Drill pipe

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Pipe rack.jpg
Drill pipe.jpg

Drill pipe, is hollow, thick-walled, steel piping that is used on drilling rigs and horizontal drilling to facilitate the drilling of a wellbore and comes in a variety of sizes, strengths, and weights but are typically 30 to 33 feet in length. They are hollow to allow drilling fluid to be pumped through them, down the hole, and back up the annulus.

Because it is designed to support its own weight for combined lengths that often exceed 1 mile down into the Earth's crust, the case-hardened steel tubes are expensive, and owners spend considerable efforts to reuse them after finishing a well, replacing the drill stems with thinner walled tubular casing, tapping the natural resources of oil reservoirs. Used drill stem is often sent to a yard for inspection, sorted, and stored until new drill sites can be explored. Modified instruments similar to the spherometer are used at inspection sites to identify defects in the metallurgy, in order to prevent fracture of the drill stem during future wellboring.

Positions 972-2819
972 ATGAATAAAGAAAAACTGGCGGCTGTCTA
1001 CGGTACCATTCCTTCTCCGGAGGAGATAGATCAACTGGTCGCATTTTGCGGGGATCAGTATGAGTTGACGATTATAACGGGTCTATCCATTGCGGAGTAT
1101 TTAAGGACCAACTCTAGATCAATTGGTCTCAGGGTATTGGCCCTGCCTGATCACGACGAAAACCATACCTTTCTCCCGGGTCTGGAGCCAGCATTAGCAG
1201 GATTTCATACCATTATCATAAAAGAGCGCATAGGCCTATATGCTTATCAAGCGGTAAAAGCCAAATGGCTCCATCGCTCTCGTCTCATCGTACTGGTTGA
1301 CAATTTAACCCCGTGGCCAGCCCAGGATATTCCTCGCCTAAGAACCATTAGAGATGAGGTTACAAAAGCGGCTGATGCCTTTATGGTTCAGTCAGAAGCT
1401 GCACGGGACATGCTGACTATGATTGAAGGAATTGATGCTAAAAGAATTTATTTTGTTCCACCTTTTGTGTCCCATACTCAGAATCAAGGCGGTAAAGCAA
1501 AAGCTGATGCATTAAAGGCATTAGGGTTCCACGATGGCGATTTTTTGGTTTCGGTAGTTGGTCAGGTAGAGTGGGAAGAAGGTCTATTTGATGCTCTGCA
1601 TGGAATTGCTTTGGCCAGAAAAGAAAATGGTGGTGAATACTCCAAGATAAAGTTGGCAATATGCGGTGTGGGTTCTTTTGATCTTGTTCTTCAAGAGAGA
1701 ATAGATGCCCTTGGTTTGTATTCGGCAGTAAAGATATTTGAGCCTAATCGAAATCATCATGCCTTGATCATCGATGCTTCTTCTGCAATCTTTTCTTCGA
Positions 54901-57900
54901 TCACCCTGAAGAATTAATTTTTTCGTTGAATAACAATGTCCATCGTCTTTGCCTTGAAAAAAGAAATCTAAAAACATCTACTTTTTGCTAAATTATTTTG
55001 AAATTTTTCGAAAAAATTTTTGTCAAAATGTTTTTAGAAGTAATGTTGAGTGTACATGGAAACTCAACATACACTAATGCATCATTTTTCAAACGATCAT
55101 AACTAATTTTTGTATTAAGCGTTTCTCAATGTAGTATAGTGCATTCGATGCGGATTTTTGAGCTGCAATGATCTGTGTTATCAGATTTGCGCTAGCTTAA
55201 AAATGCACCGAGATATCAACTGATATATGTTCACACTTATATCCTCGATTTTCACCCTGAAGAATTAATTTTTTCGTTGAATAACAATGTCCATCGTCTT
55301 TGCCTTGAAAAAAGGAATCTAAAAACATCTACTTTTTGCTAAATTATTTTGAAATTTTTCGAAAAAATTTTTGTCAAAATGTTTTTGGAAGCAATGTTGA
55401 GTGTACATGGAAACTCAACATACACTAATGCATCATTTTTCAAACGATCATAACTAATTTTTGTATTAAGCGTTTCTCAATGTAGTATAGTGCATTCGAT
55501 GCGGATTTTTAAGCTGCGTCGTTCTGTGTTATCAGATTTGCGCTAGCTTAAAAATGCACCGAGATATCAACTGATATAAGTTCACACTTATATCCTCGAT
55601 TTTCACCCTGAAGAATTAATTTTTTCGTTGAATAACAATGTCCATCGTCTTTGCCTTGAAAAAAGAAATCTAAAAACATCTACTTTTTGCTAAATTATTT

Drill pipe is a portion of the overall drill string. The drill string consists of both drill pipe and the drill stem which is the tubular portion closest to the bit or downhole assembly. Drill pipe and drill stems can be differentiated in that the drill pipe is quite flexible and produced in longer segments whereas the drill stem is much more rigid and manufactured in shorter task specific segments.

See Drilling rig (petroleum) for a diagram of a drilling rig.

References[edit]

Anderson, Robert O. (1984). Fundamentals of the Petroleum Industry. Norman, Oklahoma: University of Oklahoma Press. ISBN 0-585-19475-0.